I’ve found that my strategy – so as not to stress myself out while playing a silly game – is to focus on what I can do. If I’m obsessed with getting rid of a the big or locked chuzzle, I tend not to move at all, growing sad at the thought that I can’t help the creature who is somehow different than the rest. Yet if I just play – move what I can, wait for cues when I don’t see matches – the locks and big chuzzles end up solved without much effort. Excessive focus on the problems, I decided as I was miserable over the thought of using some patients for a project that won’t help them, limits my ability to solve them. I should just do what I can and hope that things work out in the end. Not that planning isn’t valuable and important, but at some point I should start to consider the step directly in front of me, do the best I can, and not worry about what happens later so exhaustingly much.

That’s come into play with some of what I’m writing. If I work on the chapters that please me, eventually they start to form sections. Then the sections connect. Then there’s some semblance of a rough story. The same thing happened with the chapter I so wanted to write, then was terrified when my abstract was accepted. I started writing the sections I understood while using figures located in my dissertation. Then I made my way through easy methods, working up to those that are more technically intense. I read and highlighted and read some more. And I now have a document that I think is smart, descriptive and will certainly be helpful in my own research. I like to think that my instructions and demonstrations on a sample dataset will be helpful to some textbook owners. It’s a one step at a time thing, somehow made meaningful by little chuzzles.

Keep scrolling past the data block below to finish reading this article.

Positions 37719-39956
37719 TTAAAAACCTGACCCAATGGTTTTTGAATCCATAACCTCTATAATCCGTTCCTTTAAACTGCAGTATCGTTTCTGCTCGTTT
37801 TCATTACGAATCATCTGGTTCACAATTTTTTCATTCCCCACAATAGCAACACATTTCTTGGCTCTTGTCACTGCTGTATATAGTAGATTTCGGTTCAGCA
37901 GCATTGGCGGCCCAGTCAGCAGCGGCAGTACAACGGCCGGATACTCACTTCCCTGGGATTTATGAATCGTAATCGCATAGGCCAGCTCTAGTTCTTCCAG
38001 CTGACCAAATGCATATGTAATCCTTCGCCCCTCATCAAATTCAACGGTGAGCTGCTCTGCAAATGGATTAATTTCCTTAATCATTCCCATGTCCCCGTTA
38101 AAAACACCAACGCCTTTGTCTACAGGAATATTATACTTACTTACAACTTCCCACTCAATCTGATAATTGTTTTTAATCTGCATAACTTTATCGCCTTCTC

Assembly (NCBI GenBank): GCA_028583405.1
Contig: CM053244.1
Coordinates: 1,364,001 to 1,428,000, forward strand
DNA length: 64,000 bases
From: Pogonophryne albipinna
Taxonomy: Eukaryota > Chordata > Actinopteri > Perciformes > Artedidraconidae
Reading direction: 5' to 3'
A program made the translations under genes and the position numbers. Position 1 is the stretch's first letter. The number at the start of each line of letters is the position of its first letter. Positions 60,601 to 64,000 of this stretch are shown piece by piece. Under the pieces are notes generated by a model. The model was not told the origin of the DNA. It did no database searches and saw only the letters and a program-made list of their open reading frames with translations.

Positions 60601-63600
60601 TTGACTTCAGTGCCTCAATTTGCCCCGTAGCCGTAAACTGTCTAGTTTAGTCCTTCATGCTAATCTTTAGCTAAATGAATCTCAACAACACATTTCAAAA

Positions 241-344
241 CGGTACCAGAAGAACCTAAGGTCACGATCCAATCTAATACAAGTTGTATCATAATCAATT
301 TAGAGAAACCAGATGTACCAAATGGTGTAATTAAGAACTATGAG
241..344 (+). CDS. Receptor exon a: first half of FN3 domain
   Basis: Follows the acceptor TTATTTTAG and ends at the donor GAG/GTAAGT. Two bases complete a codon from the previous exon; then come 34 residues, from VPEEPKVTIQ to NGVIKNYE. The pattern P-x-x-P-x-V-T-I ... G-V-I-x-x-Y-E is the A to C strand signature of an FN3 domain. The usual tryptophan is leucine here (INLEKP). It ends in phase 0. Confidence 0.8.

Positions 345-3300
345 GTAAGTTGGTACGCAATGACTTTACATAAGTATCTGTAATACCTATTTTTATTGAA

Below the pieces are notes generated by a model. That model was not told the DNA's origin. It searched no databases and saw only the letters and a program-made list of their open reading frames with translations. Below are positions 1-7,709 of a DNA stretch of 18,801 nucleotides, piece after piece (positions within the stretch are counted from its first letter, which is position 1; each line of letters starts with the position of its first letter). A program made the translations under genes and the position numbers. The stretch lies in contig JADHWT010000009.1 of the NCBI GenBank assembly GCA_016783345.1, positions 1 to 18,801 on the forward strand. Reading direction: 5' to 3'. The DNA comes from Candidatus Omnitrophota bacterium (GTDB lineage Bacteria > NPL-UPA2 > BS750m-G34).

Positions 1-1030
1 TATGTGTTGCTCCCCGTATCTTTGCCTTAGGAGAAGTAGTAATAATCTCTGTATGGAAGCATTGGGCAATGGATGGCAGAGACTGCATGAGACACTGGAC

If you hold your mouse over a chuzzle for too long, it begins to glare. Then it meeps and shakes the cursor to a different spot on the screen. I’m bothered when the chuzzles grow angry at me. It was kind of funny at first, but now I find that I apologize when they meep at me, and quickly move my mouse if I notice them glaring. I talked to Dawn today about refusing work that was overly demanding or time-consuming when it offered little reward. She did it – sent an email and firmly set boundaries. While I was impressed, I winced at the thought of doing the same. I find time to do the work if people ask. Ken requested a moment’s help this morning and I spent 30 minutes trying to find him data, though he told me to go back to what I was doing. I’m so eager for people (and chuzzles) to like me, that I get nervous and distracted from the true priorities.